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Redemptive Suffering in the Care of Our Miscarried Children

By ASHLEY AND BILL SLACK
10/01/2021 | Comments

God does not ask the impossible of us,” my husband comforted me while I was in the throes of the first trimester miscarriage of our fourth baby, Bernadette Marie. I was grief stricken, not only over the loss of our child but over my inability to save her remains for proper burial.

“We have to trust in his mercy right now,” he reminded me.

Our small Vilnius Divine Mercy image of the Lord was propped up in our bathroom, the words “Jesus, I Trust In You,” inscribed across the bottom. Bill had gently asked if we could put it there through the miscarriage, for strength and comfort.

God’s mercy is great indeed. So must our trust in him be. In a world that is addicted to comfort and pleasure, it is our faith and trust in Christ that provides context to understand the power and purpose of redemptive suffering. It can purify the heart, drawing us into deeper love for God because godly love is one that suffers for the good of another, which Christ showed us on the cross.

It is in our suffering that we can also be thankful for the gift of the Church, the Catechism and Sacred Tradition, and for precious devotions like those to Our Lady and Divine Mercy. The richness of our faith is unlike any other, and it isn’t for show. It’s for actual use in real life, and it lights our path when all we can see is the darkness of despair. It is in these teachings of our faith that we are given a roadmap of how to care for our miscarried children logistically and spiritually.

The how, why and when of miscarriage, stillbirth and life limiting prenatal diagnosis varies greatly from woman to woman, family to family. The numbers are staggering and heartbreaking when you learn that as many as half of all pregnancies may end in miscarriage. The more families I speak to about their losses, the more I see our shared experience, as many have repeatedly said:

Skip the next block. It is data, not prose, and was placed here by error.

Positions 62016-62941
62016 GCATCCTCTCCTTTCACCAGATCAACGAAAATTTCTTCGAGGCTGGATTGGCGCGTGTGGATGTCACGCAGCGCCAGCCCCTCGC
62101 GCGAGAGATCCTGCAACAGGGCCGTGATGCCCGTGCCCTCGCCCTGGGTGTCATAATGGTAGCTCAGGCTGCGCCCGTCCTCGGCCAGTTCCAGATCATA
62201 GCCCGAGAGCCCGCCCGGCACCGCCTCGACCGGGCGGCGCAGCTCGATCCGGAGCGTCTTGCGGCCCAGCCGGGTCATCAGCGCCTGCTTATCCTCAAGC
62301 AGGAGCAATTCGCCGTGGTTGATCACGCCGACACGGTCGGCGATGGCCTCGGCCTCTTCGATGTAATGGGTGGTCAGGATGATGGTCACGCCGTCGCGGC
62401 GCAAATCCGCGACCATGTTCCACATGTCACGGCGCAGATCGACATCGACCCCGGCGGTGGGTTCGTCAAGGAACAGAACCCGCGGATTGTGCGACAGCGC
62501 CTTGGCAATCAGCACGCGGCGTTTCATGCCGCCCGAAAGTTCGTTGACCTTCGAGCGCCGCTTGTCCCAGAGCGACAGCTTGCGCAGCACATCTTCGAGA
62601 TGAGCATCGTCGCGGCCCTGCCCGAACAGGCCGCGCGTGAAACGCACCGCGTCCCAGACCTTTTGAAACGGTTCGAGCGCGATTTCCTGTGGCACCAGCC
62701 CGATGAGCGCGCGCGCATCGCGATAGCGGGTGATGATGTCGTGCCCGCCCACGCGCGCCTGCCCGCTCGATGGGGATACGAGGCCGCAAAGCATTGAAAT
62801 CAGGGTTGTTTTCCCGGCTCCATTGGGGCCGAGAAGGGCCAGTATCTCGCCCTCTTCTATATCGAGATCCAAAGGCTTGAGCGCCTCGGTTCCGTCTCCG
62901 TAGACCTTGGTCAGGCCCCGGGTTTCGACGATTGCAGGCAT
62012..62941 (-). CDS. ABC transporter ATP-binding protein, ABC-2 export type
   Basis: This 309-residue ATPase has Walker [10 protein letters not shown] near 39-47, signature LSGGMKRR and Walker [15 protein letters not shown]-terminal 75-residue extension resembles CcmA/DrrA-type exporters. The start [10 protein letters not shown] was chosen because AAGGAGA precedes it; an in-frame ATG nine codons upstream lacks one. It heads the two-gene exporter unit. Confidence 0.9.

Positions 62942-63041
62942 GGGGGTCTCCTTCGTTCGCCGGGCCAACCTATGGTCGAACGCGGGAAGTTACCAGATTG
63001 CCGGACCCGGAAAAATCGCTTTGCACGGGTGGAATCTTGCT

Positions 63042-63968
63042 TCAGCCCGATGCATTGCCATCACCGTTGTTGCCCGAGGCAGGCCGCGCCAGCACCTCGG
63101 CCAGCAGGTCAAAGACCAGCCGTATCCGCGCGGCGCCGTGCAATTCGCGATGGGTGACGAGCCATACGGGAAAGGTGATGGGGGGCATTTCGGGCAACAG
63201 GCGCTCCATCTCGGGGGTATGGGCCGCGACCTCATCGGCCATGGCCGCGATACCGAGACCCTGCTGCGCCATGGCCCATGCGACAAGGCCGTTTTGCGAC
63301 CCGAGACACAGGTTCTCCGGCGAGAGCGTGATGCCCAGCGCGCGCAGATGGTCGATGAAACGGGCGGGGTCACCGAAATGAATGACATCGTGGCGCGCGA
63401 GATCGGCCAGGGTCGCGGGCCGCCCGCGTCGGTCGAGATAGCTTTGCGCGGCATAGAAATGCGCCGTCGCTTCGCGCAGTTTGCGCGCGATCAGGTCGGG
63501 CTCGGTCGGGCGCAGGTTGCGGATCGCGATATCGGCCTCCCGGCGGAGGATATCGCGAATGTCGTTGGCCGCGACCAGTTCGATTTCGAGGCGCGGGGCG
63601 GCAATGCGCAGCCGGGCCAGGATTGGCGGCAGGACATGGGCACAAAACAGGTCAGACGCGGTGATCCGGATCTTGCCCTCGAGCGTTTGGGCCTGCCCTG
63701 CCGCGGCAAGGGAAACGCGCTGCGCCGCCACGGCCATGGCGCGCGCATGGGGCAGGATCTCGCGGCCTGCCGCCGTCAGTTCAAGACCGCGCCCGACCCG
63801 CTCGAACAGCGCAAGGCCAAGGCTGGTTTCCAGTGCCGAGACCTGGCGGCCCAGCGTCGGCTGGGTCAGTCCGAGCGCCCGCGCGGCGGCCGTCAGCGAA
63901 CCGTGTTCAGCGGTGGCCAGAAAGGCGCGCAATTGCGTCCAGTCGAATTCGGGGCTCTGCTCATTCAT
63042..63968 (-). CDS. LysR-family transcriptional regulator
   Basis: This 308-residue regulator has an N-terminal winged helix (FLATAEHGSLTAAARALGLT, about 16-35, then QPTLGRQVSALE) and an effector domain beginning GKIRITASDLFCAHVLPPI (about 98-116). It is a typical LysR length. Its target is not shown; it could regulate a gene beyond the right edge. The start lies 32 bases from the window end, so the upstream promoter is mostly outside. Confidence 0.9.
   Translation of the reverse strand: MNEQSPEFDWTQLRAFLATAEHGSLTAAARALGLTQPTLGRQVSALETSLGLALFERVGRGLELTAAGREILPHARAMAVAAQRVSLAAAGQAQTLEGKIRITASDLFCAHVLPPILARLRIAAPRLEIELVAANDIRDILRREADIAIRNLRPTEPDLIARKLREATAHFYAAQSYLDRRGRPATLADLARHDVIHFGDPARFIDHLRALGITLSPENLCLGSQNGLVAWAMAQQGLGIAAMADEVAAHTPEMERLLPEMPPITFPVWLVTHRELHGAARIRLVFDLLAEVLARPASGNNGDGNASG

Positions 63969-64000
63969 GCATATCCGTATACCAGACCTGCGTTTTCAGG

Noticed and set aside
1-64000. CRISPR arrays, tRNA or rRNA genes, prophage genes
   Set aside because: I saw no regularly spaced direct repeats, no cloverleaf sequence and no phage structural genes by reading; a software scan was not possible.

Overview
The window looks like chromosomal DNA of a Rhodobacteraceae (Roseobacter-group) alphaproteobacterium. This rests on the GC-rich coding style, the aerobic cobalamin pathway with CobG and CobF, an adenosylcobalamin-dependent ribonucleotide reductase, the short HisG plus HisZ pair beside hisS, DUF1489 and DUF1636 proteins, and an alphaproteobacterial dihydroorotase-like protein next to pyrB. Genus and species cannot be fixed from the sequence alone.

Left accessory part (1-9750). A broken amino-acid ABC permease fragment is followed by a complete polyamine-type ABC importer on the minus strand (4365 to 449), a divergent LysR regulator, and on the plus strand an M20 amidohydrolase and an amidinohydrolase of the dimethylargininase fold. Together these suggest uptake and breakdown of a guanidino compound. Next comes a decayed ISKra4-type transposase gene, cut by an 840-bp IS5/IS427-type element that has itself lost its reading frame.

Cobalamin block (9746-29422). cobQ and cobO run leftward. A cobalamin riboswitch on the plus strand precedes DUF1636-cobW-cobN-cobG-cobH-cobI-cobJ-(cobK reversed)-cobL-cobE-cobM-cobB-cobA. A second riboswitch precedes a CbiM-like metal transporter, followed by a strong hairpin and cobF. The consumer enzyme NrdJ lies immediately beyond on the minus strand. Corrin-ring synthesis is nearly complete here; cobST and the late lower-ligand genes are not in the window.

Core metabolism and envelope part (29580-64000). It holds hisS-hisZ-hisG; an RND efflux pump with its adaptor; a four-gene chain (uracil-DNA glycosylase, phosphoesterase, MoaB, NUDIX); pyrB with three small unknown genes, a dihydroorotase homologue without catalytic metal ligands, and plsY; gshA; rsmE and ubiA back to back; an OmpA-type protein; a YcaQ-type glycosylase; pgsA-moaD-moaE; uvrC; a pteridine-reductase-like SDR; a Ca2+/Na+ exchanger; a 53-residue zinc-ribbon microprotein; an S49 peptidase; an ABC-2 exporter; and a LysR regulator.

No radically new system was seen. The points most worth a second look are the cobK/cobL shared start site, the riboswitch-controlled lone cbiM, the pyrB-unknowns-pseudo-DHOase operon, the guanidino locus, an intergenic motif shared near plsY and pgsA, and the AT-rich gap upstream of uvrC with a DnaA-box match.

— “I wish I had known then what I know now about what our faith teaches about this.”

— “We’ve lost two children . . . four children . . . six children, to miscarriage.”

— “It’s been over 20 years and I still feel the loss. It doesn’t go away.”

No matter how long it has been or what the other circumstances are, we can rest with the knowledge of the following:

First, your child is a human being, and you have a right for their body to be handled with the dignity and care worthy of a precious child of God. You have a right to try to preserve their remains for burial or cremation, if it is physically possible, and also ease of access to the supplies and knowledge for how to do this.

An effort is currently underway in our diocese to make miscarriage collection kits available at no cost, to families who have the desire and the ability to try to save their child’s remains at home. While the Respect Life Apostolate works to establish more widespread availability of these kits, if you find yourself in need of such supplies, they may be obtained at no cost to families through St. Dominic Parish in Security. Father John Stearns requests that you contact him at 719-392-7653, ext. 1002, or at pastor@stdominiconline.org.